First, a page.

Intimidation (1960; Koreyoshi Kurahara)
Underworld Beauty (1958; Seijun Suzuki)
Pale Flower (1964; Masahiro Shinoda)
By Daniel Barnes
On Saturday at the Roxie Theater in San Francisco, the “A Rare Noir is Good to Find! – International Film Noir 1949-1974” festival offers a trio of black-and-white Japanese crime films from the post-WWII era. All three come from notable Japanese directors, and it’s worth noting that they are all early works for these filmmakers – in America and abroad, film noir was always a disreputable “B” genre, so these are young auteurs finding their voices in an under-the-radar space. There are striking similarities among the three films – all of them begin with a major character arriving on a train, and the set-ups to Underworld Beauty and Pale Flower are almost identical – and yet each one has a distinct flavor.
Koreyoshi Kurahara’s 64-minute Intimidation is a minor noir snack, a mini-Rififi about a corrupt bank manager blackmailed into robbing his own safe, and the less successful friend who gets perfectly positioned as a patsy. While the other two films showing on Saturday are located in a criminal underworld, Intimidation injects some office politics into its genre trappings. The critical relationship here is not between a hard-bitten mug and a dangerous femme fatale, but between rival co-workers climbing the same ladder. Kurahara offers some beautiful tracking and point-of-view shots – I especially liked the slight stylistic shifts between a dream sequence robbery and the messier real job – but the script is mediocre, and the final revelations drop the film into a black hole of character motivation.
More essential is Seijun Suzuki’s hellbent Underworld Beauty, a very early but unmistakably Suzuki-ian effort from the director who would go on to make Youth of the Beast, Gate of Flesh, Tokyo Drifter, and Branded to Kill. When I reviewed Youth of the Best back in February 2014, I wrote that “Suzuki rips apart the conventions and style of film noir, and then reassembles them into a masterfully jagged perversion of the genre.” Much like Youth of the Beast, Underworld Beauty is a jigsaw puzzle of toxic and intoxicating Western influences and hard-partying genre tropes gleaned from gangster movies, westerns, rock-and-roll, samurai, and revenge flicks, all complemented by a comic book tone, audacious camerawork, addictive emotional violence, and an aggressive mise-en-scene.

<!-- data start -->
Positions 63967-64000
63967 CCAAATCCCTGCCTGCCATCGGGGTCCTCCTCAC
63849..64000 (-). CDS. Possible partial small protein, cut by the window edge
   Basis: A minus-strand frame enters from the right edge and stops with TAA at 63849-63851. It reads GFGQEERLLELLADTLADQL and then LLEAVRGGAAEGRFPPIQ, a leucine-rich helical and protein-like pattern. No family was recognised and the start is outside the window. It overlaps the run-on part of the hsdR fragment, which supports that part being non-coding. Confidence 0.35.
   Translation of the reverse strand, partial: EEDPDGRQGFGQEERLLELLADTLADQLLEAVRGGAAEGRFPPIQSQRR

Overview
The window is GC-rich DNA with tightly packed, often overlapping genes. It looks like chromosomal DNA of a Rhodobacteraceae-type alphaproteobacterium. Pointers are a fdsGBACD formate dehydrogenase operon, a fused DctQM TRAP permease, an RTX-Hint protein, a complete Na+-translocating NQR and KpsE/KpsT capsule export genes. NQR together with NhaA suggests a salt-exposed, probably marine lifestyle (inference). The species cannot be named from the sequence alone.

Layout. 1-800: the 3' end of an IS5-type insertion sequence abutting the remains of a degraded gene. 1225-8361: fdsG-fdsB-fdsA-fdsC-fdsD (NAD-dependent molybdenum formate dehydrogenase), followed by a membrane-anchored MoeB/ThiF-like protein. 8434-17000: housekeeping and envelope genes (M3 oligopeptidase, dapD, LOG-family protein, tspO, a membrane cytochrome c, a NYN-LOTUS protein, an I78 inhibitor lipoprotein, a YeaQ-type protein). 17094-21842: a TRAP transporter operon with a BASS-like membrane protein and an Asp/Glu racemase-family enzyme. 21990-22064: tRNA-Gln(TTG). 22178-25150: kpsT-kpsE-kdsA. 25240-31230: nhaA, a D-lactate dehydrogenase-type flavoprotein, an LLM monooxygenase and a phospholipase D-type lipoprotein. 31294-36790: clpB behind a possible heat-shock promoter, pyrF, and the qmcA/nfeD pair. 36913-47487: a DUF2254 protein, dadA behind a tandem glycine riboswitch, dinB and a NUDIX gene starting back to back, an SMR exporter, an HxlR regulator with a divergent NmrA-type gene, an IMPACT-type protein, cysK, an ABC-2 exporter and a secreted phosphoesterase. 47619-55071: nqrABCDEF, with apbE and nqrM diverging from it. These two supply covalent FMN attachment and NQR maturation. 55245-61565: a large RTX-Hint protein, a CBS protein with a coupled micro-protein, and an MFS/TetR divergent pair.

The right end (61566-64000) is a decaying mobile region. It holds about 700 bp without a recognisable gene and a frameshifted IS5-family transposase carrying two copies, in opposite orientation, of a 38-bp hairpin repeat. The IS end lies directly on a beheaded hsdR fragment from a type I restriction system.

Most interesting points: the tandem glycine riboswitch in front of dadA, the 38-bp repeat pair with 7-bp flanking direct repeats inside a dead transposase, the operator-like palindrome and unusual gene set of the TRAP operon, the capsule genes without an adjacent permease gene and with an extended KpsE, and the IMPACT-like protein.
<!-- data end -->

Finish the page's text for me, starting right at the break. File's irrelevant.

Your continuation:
Michitaro Mizushima plays Miyamoto, a recently released criminal who returns to his old stomping grounds. The scene in which he enters the criminals’ nightclub headquarters, with the wait staff reacting in horror at this unseen, black-clad menace, the oblivious crowd of hedonistic teenagers dancing on broken glass, and the proto-Tarantino touch of Miyamoto switching the music on the jukebox to a tempo more suitable to his temperament, is a particularly memorable sequence. Miyamoto intends to make amends for his past crimes, only to get trapped in the quicksand of criminal life. This film comes early in Suzuki’s career, and you get the feeling that he doesn’t entirely trust his gut yet, but it’s still a very good film, and I was captivated by its raw flashiness.
“Captivated” doesn’t even begin to describe my reaction to and relationship with Masahiro Shinoda’s singular 1964 burrower Pale Flower. Hypnotized is more like it; stupefied and astonished would also work fine. A few weeks before watching Pale Flower for the first time, I had a dream that uncannily played out in one of the film’s final sequences. On the Inception mindfuck scale, I would say that Pale Flower has entered my machine-gun-fight-on-snow-skis level, and may have already reached the vault that symbolizes a vault, and also memories or whatever, and even “Daddy, why did you leave us?” (i.e., the buried theme in almost every Nolan movie). As soon as the film ended, I felt the need to watch it again, to make sure that other people watched it, to share and embed the experience to ensure that this fever dream actually happened. The last film that confounded and intrigued me so profoundly was Paul Thomas Anderson’s Inherent Vice, and it makes sense – both films possess the inscrutable inner logic of a dream.
Pale Flower mixes styles and influences as readily as Underworld Beauty, yet it feels nihilistic and stark rather than self-consciously flashy. As in Underworld Beauty, the film opens with a recently released criminal returning to his old gang after a three-year prison stint, but instead of expressing remorse for his crimes, Ryo Ikebe’s taciturn hard man Muraki narrates, “What was so wrong about killing one of these animals?” Muraki beelines for a high-stakes, backroom casino (“I gamble. What is there?”), where he plays a bizarrely ritualistic card game and meets the beautiful and mysterious Saeko (Mariko Kaga), a novice gambler and experienced junkie looking for higher and higher stakes. As Muraki grows attached to Saeko, he also gets dragged back into the criminal lifestyle (the bosses here are just older men sipping soup and slicing melons), while she slips into the arms of a heroin addict.
It all leads to one of the bleakest and beautiful endings I’ve ever seen. It’s an operatic moment of violence, a gut-punch final scene, with an exchange of such pure resignation at the impenetrability of corruption and the futility of morality that it makes “Forget it, Jake…it’s Chinatown” look like a greeting card sentiment:
Saeko: “It’s so meaningless.”
Muraki: “Yeah, it is.”
I won’t shake this film for a while.